• a prophetic leader may be gifted in knowing and encouraging in God’s present purposes and praying them in;
  • the evangelist kind of leader is adept at communicating the Good News simply and engagingly;
  • another different gifting is the shepherd who cares for the flock, most likely also…
  • a teacher who has the gift of explaining the Bible’s stories and message simply and clearly.

These gifts are not mutually exclusive, but the picture is of a team where all the gifts are represented.

13 ...until we all reach unity in the faith and in the knowledge of the Son of God and become mature, attaining to the whole measure of the fullness of Christ.

“Fullness of Christ” – the full expression of what Christ is like, Eph. 1:23. People who are filled with Christ are by definition not filled with their own sense of importance, and will be builders of faith and unity, both within the congregation and (vitally in our day and age) between churches and congregations of other streams.

14 Then we will no longer be infants, tossed back and forth by the waves, and blown here and there by every wind of teaching and by the cunning and craftiness of people in their deceitful scheming.

“Infants” – small children are suggestible, and prone to squabbling. By contrast, maturity means growing up into Christ, knowing Him and becoming like Him. Unity is not mere tolerance, but a one-ness in Christ and His values. The Holy Spirit always works for unity (why wouldn’t He?) but it is man’s stubborn and arrogant unredeemed attitudes which create disunity.

15 Instead, speaking the truth in love, we will grow to become in every respect the mature body of Him who is the Head, that is, Christ.

“The mature body” – Christ’s people, in all their diversity, working together, supporting each other and growing together in Him, v.16 below.

16 From Him the whole body, joined and held together by every supporting ligament, grows and builds itself up in love, as each part does its work.

IN PRACTICE  Turning to Jesus and receiving His gift of new life is a vital and life-changing decision. But we’re not supposed to live that time over and over. We don’t find a signpost and then camp there! As we know, the real formation of the church took place with the general bestowing of the Holy Spirit at Pentecost. This was an empowering time when the continuing presence of Jesus became real for all of them and they grew in this new life of the Spirit. Paul writes to the believers in Ephesus, urging them to keep on growing true, humble and loving – and together. With an enemy whose tactic is to spoil and cause division in the body, unity is of paramount importance. Of course there will be tensions, but it’s too easy to divide over them – maturity demands that we have the character to absorb tensions and stay focused on Christ and stay together in Him.

QUESTION  When someone, perhaps a leader, says or does something that you find difficult, what are the two or three responses you can choose to make?

PRAYER  Father God, You are good all the time, gracious when like David we recognise our mistakes and giving beyond anything we could earn or deserve. Help me to love You by being trusting and open to simply receive from You. Amen.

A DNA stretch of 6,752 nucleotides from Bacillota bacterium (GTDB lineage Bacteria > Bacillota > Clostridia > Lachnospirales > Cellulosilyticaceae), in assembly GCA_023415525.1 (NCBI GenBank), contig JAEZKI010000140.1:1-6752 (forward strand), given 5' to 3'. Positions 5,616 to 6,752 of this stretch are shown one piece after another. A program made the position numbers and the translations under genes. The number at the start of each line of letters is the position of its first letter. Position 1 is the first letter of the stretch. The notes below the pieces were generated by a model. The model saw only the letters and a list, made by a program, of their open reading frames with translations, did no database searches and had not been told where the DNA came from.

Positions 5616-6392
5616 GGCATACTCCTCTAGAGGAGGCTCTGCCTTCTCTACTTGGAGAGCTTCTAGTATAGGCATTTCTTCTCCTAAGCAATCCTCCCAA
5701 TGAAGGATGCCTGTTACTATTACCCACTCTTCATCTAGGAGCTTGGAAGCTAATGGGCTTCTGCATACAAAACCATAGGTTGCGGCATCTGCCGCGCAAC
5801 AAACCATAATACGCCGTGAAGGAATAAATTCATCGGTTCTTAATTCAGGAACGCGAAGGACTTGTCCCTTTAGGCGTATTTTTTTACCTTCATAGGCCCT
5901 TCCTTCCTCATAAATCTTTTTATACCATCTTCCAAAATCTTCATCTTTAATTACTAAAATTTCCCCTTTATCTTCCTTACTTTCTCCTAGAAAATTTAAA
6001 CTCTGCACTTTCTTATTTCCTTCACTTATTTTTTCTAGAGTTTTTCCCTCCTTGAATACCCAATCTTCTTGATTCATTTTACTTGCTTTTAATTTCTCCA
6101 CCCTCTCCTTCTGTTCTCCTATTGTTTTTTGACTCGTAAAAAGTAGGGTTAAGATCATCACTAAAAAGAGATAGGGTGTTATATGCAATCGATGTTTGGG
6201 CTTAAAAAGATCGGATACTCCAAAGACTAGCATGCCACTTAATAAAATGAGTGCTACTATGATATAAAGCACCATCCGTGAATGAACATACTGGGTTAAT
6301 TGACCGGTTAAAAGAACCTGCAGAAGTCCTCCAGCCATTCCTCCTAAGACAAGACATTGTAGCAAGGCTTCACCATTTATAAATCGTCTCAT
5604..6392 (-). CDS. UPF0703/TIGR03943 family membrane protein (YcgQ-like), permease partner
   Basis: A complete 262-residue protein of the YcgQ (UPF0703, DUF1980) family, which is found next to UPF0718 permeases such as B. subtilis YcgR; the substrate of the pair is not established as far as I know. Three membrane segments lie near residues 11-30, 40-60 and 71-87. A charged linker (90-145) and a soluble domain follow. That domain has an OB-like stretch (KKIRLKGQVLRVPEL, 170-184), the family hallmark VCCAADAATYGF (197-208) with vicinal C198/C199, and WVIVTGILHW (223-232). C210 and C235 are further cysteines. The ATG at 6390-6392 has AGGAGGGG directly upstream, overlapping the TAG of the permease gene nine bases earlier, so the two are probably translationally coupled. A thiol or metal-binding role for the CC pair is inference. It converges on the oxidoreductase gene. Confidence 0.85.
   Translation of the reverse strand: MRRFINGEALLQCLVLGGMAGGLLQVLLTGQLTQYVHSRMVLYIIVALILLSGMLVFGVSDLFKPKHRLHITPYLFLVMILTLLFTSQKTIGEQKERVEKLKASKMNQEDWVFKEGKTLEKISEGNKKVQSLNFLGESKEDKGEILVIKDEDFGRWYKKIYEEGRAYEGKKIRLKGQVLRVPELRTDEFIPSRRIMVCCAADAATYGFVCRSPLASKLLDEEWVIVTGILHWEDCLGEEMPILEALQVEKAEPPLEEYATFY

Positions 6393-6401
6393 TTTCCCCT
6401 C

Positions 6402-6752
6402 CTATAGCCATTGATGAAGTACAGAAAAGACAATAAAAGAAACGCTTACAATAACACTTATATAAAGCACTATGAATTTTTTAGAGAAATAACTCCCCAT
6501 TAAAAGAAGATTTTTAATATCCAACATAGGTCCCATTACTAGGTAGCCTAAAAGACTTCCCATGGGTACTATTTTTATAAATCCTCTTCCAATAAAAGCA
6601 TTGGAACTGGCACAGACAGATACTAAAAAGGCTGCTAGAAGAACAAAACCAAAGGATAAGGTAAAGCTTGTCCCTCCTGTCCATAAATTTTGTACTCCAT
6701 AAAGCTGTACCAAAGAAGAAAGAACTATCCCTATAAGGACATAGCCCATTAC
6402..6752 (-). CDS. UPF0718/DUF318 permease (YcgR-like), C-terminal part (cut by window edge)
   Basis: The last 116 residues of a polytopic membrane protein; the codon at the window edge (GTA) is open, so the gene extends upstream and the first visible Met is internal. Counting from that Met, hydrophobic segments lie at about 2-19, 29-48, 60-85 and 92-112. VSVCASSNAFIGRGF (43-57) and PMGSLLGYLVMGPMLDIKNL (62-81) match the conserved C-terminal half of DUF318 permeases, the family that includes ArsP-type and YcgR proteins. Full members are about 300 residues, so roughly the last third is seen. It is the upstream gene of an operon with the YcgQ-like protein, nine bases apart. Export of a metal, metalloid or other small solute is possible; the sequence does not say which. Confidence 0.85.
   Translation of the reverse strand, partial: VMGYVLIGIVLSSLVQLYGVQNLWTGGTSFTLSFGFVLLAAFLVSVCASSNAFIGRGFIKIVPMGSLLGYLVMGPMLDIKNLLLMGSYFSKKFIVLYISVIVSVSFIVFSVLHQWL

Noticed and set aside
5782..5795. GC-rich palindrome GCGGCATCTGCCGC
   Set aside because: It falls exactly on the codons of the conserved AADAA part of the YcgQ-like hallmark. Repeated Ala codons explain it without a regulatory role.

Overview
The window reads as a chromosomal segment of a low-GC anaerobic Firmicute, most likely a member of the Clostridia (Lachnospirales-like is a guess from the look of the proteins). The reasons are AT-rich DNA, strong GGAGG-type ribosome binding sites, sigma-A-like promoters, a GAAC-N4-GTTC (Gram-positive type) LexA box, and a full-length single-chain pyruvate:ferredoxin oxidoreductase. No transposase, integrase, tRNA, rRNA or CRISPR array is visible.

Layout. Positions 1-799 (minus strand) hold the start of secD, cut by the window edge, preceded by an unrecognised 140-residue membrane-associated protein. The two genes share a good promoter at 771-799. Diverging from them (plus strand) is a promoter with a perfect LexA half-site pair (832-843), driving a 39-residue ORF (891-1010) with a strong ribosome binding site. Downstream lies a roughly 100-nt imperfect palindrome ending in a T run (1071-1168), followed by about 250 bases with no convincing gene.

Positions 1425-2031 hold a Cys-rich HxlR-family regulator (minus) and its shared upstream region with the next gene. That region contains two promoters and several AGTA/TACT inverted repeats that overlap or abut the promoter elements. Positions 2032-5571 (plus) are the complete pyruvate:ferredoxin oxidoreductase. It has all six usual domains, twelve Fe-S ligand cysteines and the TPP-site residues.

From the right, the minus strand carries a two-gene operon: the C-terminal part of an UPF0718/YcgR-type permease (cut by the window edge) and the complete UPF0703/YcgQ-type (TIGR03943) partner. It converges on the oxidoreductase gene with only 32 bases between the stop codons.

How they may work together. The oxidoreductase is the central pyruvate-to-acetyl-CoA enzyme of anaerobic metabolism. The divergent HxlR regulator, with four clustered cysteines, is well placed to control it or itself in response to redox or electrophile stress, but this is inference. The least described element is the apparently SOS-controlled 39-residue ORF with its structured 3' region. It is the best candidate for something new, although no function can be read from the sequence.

Tests of true believers: unity

Snow-capped Mount Hermon from Galilee

TUESDAY, APRIL 3
Psalm 133

Dwell together in unity… for there the Lord has promised His blessing. There is an anointing of God that comes on our togetherness in Him

A song of ascents. Of David.

The 15 Songs of Ascents (Psalm 120-Psalm 134) were sung by journeying pilgrims on their way ‘up’ to Jerusalem, fulfilling their obligations to attend the three annual festivals (Deut. 16:16). The psalms celebrated various characteristics of God, earlier psalms from the perspective of an outlying area e.g.  “I lift up my eyes to the hills…”, Psalm 121:1 and later “Lift up your hands to the holy place…” Psalm 134:2.

1  How good and pleasant it is

when God’s people live together in unity!

The pilgrimage is one of shared values, not an individual act.

2  It is like precious oil poured on the head,
running down on the beard,
running down on Aaron’s beard,
down on the collar of his robe.

The consecration of Aaron, representing priests in general, with “precious” or special fragrant oil, was an impartation and also a sign of being set apart for service. The picture is of people coming together in a unity of God’s values and purpose, creating a spiritual dynamic and demonstrating a sign of commitment to God’s purpose, to those observing.

3  It is as if the dew of Hermon
were falling on Mount Zion.

For there the Lord bestows his blessing,
even life forevermore.

Mount Hermon in the north-east of Israel is often snow-capped, with dense dew from the moist air there. Zion, by contrast, is arid and often lacks dew. The imagery is of the rich dew of Hermon falling on the dry and dusty slopes of Zion.

“The Lord bestows His blessing” – a recurring theme in the ascent psalms. Pilgrims journeyed to worship at the place seen as the place where God particularly ‘dwelt’ or as we would say, presenced Himself. Today, many thousands travel to New Wine or Spring Harvest or Soul Survivor to find a particular sense of the presence of God in a large and enthusiastic gathering there – perhaps not so very different.

Application

Individualism was not a part of Jewish culture in the way it is in ours – but it is still a trait of human nature. We could say it is “of the flesh”. It is not a good road to head down, because of where it leads. A good definition of sin is that it is independence from God, which is the foundational reason for why we get into rebellion and fall short in many ways, do things we shouldn’t do and leave undone things we should have attended to, etc. Independence from God is where it all gets off track, and unity with others who are seeking God is where it all comes right again.

In a world which distrusts institutions and dislikes the fuss and formality of organised religion, the witness for Jesus Christ has to shed a lot of baggage to be effective. Where people representing different strands of church history and different emphasis come together in friendship and mission, the world notices – and listens.

To show Jesus to an unbelieving world requires us to be one in His kingdom purpose, and hold our personal and church-congregation emphases lightly enough to put down at will.

For reflection and discussion

Where do we as Christians “live together in unity”? And where do we, in our attitudes and judgments, put up barriers to that unity?